Heuer canvassed his surroundings. The room, still dark, the shades drawn, and the plants Stavroula forced on him, wilted and dry, bespoke of an unqualified sadness. His computer, left on and unattended, buzzed pointlessly in the corner, its screen saver, a multi-colored Spirograph montage, interspersed with translucent images of faceless Bond girls, twisting ad infinitum for an audience of none.

What happened here?

The bottle of Johnnie Black lay open and empty on the bedroom floor, along with a pack of Marlboro’s, gifts from an old friend. The desk chair lay on its side, toppled, in keeping with the rest of the room. His bed sheets were twisted, the pillows on the floor, and there were stains on the walls; strange residues deposited over time representing neglect and a desire to tell.

He looked down at his hands. They kept changing; the veins, wavy, rose and fell like pots of worms.

Trippy.

There was no evidence of eating, however, and this was really weird, for it was in this room that Heuer lived. Flat screens, mounted on the ceiling and on the desktop, kept him in line with the world outside in ways that papers could not. Screens blasted twenty-four and seven with their talking heads and CNN, whereas papers were flat and dirty, suitable only for the bottoms of bird cages. He cancelled the dailies first and then the weeklies, seeing no value whatever in printed words.

Pictures were another matter. Several in paint and charcoal and sepia covered the walls and floors. He loved them all, and he stared at them for hours when he pondered. His beer fridge, humidor, and model rocket collection completed him; housing the things he loved, all within perfect reach.

His senses, though dulled, honed in on a scent, distant yet familiar, coming from inside the room. It was bog-like-foul like a place he’d visited long ago, buried under wood ash. He frowned.
What was the last thing he ate? Did he cook or go for takeout? He wanted to go down to the kitchen to check, but found, to his astonishment, that he could not get past the doorframe into the outer hall.

Nein, das kann nicht sein!—Now this is not right!—he fumed, switching to German. He would do this whenever he encountered static. The spit and sharp of it forced people back because they could not understand what he meant.

Unballing his fists he felt his chest, registering the sensation of “feel”—he could feel “touch,” but he could not locate the beating heart. Consciously knitting his brows, he considered other bodily wants, his legal mind checking and balancing the laws of nature against the laws of the impossible. He could not, for example, feel “hunger” and he wasn’t dying for a drink either.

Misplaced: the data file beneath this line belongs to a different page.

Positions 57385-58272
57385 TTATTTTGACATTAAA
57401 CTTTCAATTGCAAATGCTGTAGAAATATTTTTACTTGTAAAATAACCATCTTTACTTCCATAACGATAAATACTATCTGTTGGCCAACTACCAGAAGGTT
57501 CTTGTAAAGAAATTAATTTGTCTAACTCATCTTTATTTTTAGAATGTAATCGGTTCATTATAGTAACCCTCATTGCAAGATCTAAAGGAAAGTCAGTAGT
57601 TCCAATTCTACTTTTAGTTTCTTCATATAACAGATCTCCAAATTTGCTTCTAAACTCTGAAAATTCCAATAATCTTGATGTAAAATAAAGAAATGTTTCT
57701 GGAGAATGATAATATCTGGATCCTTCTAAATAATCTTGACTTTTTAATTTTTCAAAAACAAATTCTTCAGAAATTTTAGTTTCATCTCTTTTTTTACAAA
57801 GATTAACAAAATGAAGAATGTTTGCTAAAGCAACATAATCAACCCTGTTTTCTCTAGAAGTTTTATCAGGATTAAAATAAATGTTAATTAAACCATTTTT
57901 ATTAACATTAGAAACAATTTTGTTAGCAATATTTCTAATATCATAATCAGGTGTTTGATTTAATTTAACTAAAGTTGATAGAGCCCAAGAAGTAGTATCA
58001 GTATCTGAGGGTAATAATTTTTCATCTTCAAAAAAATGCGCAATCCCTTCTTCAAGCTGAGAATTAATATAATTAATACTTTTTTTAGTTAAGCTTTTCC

Was this a mark of passage into the nether? The man on the floor had no comment.

He thought about his bowels and if they needed attention, but that, to his great relief, no longer appeared to matter. Regularity, in recent years, wasn’t all it was cracked up to be. When he was young, he reveled in a good clean out after the morning coffee because it reset his clock and established the tone for the rest of the day. Not so latterly. His prostate had kept its promise, letting him down, enlarging, pressing where it ought naught. Awake most nights, he lost sleep and dreams.

With this in mind, he bounced up and down on the soles of his expensive shoes in an effort to confirm if he was awake or not. Perhaps he was sleepwalking, or heading off to the can for another urinary evacuation that wouldn’t come?

The man on the floor ruled out these options.

He tried the door again, and again, to his dismay, he could not leave.

What to do? What to do?
‘I think, therefore I am,’ went the popular saying, but what good was ‘being’ when one was confined to a bedroom like a rat in a cage?

He struggled to remain calm, just as he became aware of that heavy oppressive feeling one gets before receiving bad news. Pacing back and forth across the ancient floorboards in the house he was born into, he checked for the kinds of incriminating evidence the court of public opinion would hold against him once found. Pornography, loaded handguns, too many candy wrappers all had to be dispatched before someone inevitably broke the door down.

As light turned to dark and day gave over into night, Heuer’s thoughts came faster and faster, in different languages, interspersed with corrugated images, accompanied by generous doses of Seventies rock; a fitting sound track for the old life, now ended.